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Metabolism. 1996 Jul;45(7):797-803.

The effect of physical activity on serum total and low-density lipoprotein cholesterol concentrations varies with apolipoprotein E phenotype in male children and young adults: The Cardiovascular Risk in Young Finns Study.

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  • 1Helsinki Research Institute for Sports and Exercise Medicine, Helsinki, Finland.

Abstract

Apolipoprotein E (apo E) determines serum total (TC) and low-density lipoprotein (LDL-C) cholesterol concentrations and is thus associated with coronary heart disease (CHD) risk. We studied if the effect of physical activity (PA) on serum TC and LDL-C concentrations varies with apo E phenotype in a population-based sample of children and young adults with regular PA. The study cohort consisted of subjects aged 9, 12, 15, 18, 21, and 24 years in 1986 (N = 1,498) participating in a large multicenter study of cardiovascular risk factors in children and young adults. Serum lipid concentrations were determined enzymatically, and apo E phenotypes by isoelectric focusing and immunoblotting. The composition of the diet was determined by a 48-hour recall method, and a PA index was calculated on the basis of frequency, intensity, and duration of activity assessed by a questionnaire. LDL-C (P = .0082), TC (P = .014), and the high-density lipoprotein cholesterol (HDL-C)/TC ratio (P = .0004) responses to exercise varied with apo E phenotype. The effect of PA on LDL-C, TC, or HDL/TC was not found in apo E phenotype E4/4. A moderate inverse effect of PA on TC and LDL-C and a positive effect on HDL/TC was found in subjects with E4/3 and E3/3 phenotypes. Similar but stronger associations were found between these variables within the group of E3/2 males. The effect of PA on serum lipid levels was strongest within the phenotype E3/2. These associations were not explained by dietary habits. Apo E phenotype partly determines the effect of PA on serum TC and LDL-C in Finnish male children and young adults with regular PA.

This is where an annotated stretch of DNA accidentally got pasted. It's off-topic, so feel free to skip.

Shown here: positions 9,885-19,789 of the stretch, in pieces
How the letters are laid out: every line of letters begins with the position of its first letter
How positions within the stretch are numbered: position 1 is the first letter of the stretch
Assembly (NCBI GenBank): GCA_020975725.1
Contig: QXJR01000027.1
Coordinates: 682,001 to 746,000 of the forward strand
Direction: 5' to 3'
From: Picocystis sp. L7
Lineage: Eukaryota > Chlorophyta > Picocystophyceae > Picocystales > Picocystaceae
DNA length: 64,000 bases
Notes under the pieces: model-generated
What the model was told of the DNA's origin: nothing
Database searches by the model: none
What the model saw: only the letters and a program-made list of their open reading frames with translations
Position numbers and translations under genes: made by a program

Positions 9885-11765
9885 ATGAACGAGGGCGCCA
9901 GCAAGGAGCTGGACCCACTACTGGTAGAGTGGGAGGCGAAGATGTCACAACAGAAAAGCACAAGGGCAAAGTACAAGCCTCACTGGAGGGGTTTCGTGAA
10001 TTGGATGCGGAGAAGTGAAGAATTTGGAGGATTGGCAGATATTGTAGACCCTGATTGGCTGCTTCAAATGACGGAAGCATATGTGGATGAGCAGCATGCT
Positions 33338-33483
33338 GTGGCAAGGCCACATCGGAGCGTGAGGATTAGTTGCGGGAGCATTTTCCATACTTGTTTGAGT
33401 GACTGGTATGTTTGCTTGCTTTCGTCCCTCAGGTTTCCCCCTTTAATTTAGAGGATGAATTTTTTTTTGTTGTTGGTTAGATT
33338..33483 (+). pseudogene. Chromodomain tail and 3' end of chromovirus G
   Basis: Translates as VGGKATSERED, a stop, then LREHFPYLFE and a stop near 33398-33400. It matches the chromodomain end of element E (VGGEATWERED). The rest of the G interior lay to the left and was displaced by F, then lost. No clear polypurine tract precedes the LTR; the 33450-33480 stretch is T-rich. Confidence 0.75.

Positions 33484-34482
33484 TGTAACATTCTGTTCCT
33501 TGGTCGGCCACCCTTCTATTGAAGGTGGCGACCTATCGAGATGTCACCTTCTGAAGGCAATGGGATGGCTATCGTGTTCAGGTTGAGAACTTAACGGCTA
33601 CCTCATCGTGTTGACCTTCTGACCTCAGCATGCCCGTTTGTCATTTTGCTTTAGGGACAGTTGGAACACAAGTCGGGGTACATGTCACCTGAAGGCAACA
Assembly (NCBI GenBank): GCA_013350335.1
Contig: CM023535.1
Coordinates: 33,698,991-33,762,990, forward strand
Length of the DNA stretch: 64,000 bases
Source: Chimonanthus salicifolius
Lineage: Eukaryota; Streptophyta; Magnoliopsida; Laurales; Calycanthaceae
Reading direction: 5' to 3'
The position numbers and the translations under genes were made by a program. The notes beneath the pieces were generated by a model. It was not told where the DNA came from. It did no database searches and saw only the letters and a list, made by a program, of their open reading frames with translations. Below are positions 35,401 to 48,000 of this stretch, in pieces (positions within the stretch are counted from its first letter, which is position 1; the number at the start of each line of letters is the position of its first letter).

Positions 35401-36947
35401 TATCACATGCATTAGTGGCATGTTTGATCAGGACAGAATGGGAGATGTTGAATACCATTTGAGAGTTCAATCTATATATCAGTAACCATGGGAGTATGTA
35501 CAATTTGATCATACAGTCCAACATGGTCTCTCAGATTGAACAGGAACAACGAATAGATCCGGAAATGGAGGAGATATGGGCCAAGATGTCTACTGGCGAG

PMID:
8692011
[PubMed - indexed for MEDLINE]
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